Police

St. Louis County Cops Accused of Unauthorized, Possibly Politically Motivated Criminal Background Checks

County chief insists he's not alleging the county executive did something wrong, only that the cops may have

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all your database are belong to them
Steve NotReally/Photobucket

Two St. Louis county police officers who were assigned to the detail of County Executive Charles Dooley have had their access to a criminal database suspended while an investigation over whether they were running unauthorized background checks, according to the St. Louis Post-Dispatch. The officers are specifically accused of running such a check on a former candidate for the police board, a body that's theoretically supposed to supervise officers. The Dispatch reports:

Questions first arose in October when Dooley's chief of staff, Garry Earls, announced to the county council that a criminal background check into former police board candidate David Spence had come back clean, County Chief Tim Fitch said.

Fitch said he had questioned how the county administration would know that information because he didn't believe it was his officers' place to run the checks.

"I thought it was inappropriate because we answer to police board members and we should not be doing any background checks on our own supervisors," he said.

Further investigation revealed that at least one of the two officers assigned to Dooley's detail had run Spence's name unbeknownst to Fitch, he said.

"That's when we asked ourselves, 'Who else is he running?'?" Fitch said.

Fitch insisted he's not claiming the elected official Dooley did anything wrong, and that the investigation is focused on whether the two officers did. He said, however, that he was also interested in who may have asked them to run the checks (Dooley? duh?).  As part of Dooley's detail, they were stationed in the office of the county executive. Access to the criminal database was meant to assess threats against the county executive, and Fitch noted that all searches are only illegal if done for "criminal justice purposes."

File this one as just one more reason you should be worried about expansive government databases even if you think you have nothing to hide.

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  1. I think this post is apropos, considering the misuse of data-gathering which has become so omnipresent in society.

    https://reason.com/blog/2013/05…..nt_3720741

  2. Fitch insisted he’s not claiming the elected official Dooley did anything wrong, and that the investigation is focused on whether the two officers did.

    Oh, those poor officers. Not connected as well as their boss. I’m Fitch is no doubt wondering if his background has been run.

  3. Wait a minute, background checks before you’re allowed to take public office. After all, the politician passing a law is one of the most dangerous weapons in society.

  4. Fitch noted that all searches are only illegal if done for “criminal justice purposes.”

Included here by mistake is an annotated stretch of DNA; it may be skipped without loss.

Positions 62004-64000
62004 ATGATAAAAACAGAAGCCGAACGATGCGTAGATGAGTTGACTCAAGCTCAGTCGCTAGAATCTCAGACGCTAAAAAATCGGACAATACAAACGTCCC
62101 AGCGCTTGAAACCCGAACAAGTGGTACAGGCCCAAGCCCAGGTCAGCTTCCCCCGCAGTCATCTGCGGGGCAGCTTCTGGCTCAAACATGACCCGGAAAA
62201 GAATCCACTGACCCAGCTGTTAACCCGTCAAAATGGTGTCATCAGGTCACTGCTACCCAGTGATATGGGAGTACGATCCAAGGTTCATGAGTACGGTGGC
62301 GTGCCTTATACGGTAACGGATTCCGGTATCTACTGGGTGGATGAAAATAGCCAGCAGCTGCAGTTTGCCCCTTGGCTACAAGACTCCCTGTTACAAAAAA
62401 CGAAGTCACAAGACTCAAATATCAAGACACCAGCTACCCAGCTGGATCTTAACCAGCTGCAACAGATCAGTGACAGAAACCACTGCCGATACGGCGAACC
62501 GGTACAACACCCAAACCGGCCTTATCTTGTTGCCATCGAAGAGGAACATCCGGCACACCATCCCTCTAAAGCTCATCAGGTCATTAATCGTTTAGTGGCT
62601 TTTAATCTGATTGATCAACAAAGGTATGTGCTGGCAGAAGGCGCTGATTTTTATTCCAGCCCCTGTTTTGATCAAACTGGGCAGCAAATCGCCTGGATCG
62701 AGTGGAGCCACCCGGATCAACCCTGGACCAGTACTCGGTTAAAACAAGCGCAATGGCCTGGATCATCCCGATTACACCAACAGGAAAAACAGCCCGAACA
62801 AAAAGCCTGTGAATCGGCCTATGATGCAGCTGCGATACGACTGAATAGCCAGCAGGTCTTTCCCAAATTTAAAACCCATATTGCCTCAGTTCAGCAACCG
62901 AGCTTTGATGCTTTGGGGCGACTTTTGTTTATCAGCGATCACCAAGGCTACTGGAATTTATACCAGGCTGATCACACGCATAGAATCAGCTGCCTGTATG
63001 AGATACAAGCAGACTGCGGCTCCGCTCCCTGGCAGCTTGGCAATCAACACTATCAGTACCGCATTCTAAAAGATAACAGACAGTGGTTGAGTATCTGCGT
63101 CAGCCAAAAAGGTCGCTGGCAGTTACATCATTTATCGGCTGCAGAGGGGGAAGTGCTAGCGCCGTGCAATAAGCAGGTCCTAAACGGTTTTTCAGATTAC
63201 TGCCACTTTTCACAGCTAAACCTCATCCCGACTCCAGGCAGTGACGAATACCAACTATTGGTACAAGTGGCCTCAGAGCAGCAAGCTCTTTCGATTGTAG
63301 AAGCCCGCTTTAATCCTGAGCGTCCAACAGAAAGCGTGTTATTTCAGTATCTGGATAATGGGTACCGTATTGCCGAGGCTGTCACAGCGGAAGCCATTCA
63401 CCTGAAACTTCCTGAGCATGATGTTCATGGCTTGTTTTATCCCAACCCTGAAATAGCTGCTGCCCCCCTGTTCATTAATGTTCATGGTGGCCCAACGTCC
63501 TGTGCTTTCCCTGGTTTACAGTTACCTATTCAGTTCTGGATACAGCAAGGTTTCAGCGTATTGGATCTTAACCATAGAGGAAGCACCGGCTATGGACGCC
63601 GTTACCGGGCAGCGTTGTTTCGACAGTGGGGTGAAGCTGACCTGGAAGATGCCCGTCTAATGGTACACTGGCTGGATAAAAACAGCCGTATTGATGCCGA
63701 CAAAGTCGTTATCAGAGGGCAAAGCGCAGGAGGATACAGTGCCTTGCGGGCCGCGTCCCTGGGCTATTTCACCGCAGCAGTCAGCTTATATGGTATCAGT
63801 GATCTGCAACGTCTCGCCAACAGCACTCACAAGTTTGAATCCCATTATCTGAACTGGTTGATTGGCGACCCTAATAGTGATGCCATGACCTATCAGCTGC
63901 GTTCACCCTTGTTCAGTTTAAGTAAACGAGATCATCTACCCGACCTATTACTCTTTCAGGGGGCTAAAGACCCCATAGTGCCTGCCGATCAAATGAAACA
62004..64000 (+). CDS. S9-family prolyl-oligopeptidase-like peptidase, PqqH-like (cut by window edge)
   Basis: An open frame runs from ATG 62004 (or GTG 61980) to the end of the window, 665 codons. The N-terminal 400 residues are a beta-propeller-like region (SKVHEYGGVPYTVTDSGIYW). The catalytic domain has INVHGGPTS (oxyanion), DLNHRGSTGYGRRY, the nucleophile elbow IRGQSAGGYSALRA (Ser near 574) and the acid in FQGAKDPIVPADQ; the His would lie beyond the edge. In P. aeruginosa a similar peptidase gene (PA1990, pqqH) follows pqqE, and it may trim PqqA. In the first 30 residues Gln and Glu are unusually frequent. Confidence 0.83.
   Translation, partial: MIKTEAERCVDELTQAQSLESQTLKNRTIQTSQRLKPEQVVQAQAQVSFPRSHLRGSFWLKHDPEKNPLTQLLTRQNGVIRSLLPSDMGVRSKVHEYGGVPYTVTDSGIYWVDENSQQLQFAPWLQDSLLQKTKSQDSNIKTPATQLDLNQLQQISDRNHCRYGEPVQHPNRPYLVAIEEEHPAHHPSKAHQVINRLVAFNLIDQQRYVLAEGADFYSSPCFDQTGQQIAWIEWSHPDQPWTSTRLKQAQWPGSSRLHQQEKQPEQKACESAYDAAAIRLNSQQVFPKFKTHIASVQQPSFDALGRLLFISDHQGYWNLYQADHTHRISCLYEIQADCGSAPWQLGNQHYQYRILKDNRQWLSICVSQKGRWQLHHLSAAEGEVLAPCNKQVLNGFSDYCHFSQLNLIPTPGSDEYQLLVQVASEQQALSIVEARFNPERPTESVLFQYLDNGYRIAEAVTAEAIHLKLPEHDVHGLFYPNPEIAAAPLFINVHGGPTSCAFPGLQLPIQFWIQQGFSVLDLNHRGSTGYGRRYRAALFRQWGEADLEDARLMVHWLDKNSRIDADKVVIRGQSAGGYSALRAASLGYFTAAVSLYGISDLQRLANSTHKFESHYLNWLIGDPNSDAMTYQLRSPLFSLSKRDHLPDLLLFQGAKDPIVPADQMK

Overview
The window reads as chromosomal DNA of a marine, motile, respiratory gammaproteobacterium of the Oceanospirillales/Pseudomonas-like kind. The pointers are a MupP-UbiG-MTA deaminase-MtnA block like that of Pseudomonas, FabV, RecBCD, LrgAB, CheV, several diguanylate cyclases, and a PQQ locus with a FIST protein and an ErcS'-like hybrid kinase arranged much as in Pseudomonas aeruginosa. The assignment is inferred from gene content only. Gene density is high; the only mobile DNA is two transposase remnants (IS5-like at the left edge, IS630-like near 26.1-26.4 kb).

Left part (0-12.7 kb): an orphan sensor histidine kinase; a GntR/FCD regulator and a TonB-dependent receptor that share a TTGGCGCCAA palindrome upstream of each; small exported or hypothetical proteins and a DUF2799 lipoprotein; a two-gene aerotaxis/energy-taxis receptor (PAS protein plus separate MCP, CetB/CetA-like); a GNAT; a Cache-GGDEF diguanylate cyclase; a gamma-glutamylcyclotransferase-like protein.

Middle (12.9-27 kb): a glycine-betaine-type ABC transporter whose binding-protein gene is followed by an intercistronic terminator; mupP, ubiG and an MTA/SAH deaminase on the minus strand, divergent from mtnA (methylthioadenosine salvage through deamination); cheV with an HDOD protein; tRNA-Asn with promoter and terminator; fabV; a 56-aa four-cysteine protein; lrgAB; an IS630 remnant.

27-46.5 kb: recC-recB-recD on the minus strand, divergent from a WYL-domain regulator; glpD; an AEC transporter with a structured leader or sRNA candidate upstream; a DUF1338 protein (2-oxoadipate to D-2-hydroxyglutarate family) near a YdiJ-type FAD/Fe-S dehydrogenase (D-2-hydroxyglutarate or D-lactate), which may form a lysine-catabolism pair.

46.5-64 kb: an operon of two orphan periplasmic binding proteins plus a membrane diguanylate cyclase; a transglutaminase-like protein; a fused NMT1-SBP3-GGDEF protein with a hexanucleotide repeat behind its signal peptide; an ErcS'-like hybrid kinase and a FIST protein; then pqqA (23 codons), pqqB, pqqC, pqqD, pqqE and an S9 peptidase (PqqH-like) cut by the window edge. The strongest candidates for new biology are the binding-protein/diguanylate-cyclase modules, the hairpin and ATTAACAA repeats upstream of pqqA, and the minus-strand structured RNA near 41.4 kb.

Eh?

  5. AltText intermixing memes is like end of the world Total Protonic Reversal bad.

  6. all searches are only illegal if done for “criminal justice purposes.”

    So if you do it for the purpose of ruining a persons reputation or for harassment it is legal?

    1. Or if you were just looking for nude pictures of the person.

    2. Ignorance of the law. Fitch, typical of the cowardly petty bureaucrat, has merely misquoted or invented a legal provision which either doesn’t exist or is flat wrong.

  7. “Fitch noted that all searches are only illegal if done for “criminal justice purposes”

    Well, ok. I think I understood what happened now. Or, wait.

    I have a vague memory of a past where journalists made things *less* confusing. I think that show was called “Kolchak: The Night Stalker”

    1. Even Kolchak made things more confusing once they got a few episodes in. The made for TV movie was pretty fun, though.

  8. and we should not be doing any background checks on our own supervisors

    Nothing to hide, nothing to fear, right?

    1. which was the closing line to the post.

      /derp

  9. “Fitch noted that all searches are only illegal if done for “criminal justice purposes.””

    Illegal to solve crime?

  10. What? No way man who does that dud think he is.

    http://www.AnonStuffz.tk

  11. Cant these heroes catch a break…surely they were doing this to prevent a crime

  12. No one in St. Louis would *ever* call the St. Louis Post-Dispatch “the Dispatch.” It’s either the Post-Dispatch or the Post.

    There’s also some context here that I don’t believe the Reason editor knows about that might be useful for understanding this situation.

    Fitch called the FBI in last year to report a police board member who owned a company that had a subcontract for work on the county’s new crime lab; there are now several ongoing FBI investigations into county operations, and Fitch and Dooley have been publicly at odds since that time. How did the newspaper find out about an internal police investigation? The political motivation might go both ways: Dooley is facing an election challenge this year from a fellow Democrat that has aligned with the county prosecutor and the police chief. This is Fitch’s last week in office before he retires tomorrow, so it’s also theoretically his last week to weigh in on anything to the press as the Chief.

    That said, Spence was actually Dooley’s own nominee to the police board; therefore, if Dooley had ordered the background check, it wouldn’t necessarily have been politically motivated, other than to back up his view that Spence was a good police board candidate. Spence ended up backing out as a police board nominee due to some new restrictions the County Council placed on potential nominees, including a background and credit check that could be made public under the Sunshine Law.

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